Distinct Gene Activity, Immune Cell Profile Found in PAH Patients

Lindsey Shapiro, PhD avatar

by Lindsey Shapiro, PhD |

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People with pulmonary arterial hypertension (PAH) have a distinct immune profile compared with healthy individuals, according to a new study that also found different activity levels in PAH patients of genes involved in pulmonary vascular remodeling, oxygen transport, and blood cell development.

In fact, more than 1,200 genes were identified as having different activity levels in PAH patients relative to individuals without the chronic progressive disease.

“These identified genes and these immune cells probably have precise regulatory relationships in the development of PAH,” the researchers wrote, adding that these “key genes” might represent “underlying targets for therapeutic makers.”

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The study, “Integrated bioinformatics analysis reveals marker genes and immune infiltration for pulmonary arterial hypertension,” was published in Scientific Reports.

PAH is characterized by the narrowing of the pulmonary arteries, which carry blood from the right side of the heart to the lungs. This arterial narrowing restricts blood and oxygen flow, and raises blood pressure (hypertension). It is the result of pulmonary vascular remodeling, a process that involves the uncontrolled growth of smooth muscle cells, which progressively thickens the arterial walls.

While a comprehensive understanding of the disease’s mechanisms is lacking, genetic factors are thought to play an important role in the development of pulmonary hypertension in all of its forms. Researchers say a better understanding of these factors may yield more promising therapeutic approaches. To date, there is no cure for PAH; a variety of therapies are available, but they only help to ease the disease’s symptoms.

New advances in bioinformatics — the application of computational tools to interpret biological information — have now enabled the large-scale analysis of genetic sequencing data. The results are now being used by scientists to search for genetic factors associated with specific diseases.

Here, a trio of researchers in China examined gene activity data from blood samples of 32 PAH patients and 29 healthy people, who served as controls. The data were obtained from three large gene activity databases in the country.

Identifying different gene activity in PAH

Results showed that the activity of 1,277 genes was significantly distinct between the PAH and control groups. More than two-thirds (68.4%) of these so-called differentially-expressed genes (DEGs) were less active in patients, while the remaining 31.6% were overly active.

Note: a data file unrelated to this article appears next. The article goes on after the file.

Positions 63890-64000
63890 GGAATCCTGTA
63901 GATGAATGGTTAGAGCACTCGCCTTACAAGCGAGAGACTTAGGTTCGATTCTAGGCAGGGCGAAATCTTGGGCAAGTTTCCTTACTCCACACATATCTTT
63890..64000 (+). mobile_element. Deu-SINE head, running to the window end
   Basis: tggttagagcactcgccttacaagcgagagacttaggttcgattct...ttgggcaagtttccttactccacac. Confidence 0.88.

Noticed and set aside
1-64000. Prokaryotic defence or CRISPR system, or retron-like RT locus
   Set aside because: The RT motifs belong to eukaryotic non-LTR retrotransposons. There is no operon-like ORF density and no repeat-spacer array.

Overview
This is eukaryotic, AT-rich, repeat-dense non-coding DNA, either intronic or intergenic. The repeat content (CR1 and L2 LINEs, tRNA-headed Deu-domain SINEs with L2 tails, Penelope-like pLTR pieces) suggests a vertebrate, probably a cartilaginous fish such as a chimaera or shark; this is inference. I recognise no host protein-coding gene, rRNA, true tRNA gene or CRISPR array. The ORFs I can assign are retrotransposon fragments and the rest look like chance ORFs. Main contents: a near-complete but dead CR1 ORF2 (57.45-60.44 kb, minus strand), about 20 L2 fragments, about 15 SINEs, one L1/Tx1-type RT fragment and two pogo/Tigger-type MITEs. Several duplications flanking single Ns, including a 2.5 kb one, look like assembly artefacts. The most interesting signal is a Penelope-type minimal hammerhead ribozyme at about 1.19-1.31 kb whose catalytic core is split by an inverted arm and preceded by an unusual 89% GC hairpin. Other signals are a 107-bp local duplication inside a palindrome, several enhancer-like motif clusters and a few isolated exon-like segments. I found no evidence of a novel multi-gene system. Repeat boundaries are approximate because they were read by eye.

The scientists noted that many of these genes were found to be involved in blood and immune cell function and in TGF-beta signaling, which has been implicated in PAH.

A deeper analysis revealed 10 hub genes that seemed to have the strongest association with PAH: SLC4A1, AHSP, ALAS2, CA1, HBD, SNCA, HBM, SELENBP1, SERPINE1, and ITGA2B. 

These genes were mostly involved in processes such as oxygen and carbon dioxide transport, red blood cell development, and blood clotting. They also were part of the process of hydrogen peroxide breakdown, which results in water and oxygen.

“It is speculated that these significant DEGs theoretically lead to the occurrence and progression of PAH,” the researchers wrote.

The team also identified a handful of proteins, known as transcription factors, that likely regulate the activity of the identified DEGs. These transcription factors may thereby contribute to “the development and progression of PAH,” the researchers wrote.

Overall, the findings suggest that targeting these genes or transcription factors may help prevent pulmonary vascular remodeling and ease PAH.

Because inflammation also is thought to be a significant contributor to PAH, the team also examined blood levels of several different immune cell types.

Compared with controls, people with PAH showed higher levels of multiple types of immune cells in their blood, including activated natural killer cells, monocytes, activated memory T-cells, and mast cells. In turn, inactivated T-cells were lower in patients than in healthy individuals.

“Since a large number of immune cells are clearly changed in PAH, although it is not clear how the immune system affects vascular remodeling, it can be conjectured that immune system goes a long way in this pathological process,” the researchers wrote.

“Further experiments on immune cells can identify targets to perfect immuno-modulatory therapy for PAH patients,” they added.

More work needs to be done to learn about the relationship between gene activity changes, immune cells, and PAH, the researchers said.

“Key genes and [transcription factors] are tightly related to the occurrence of PAH,” they concluded, adding that now “it is necessary to explore the specific mechanism using some animal and cell experiments.”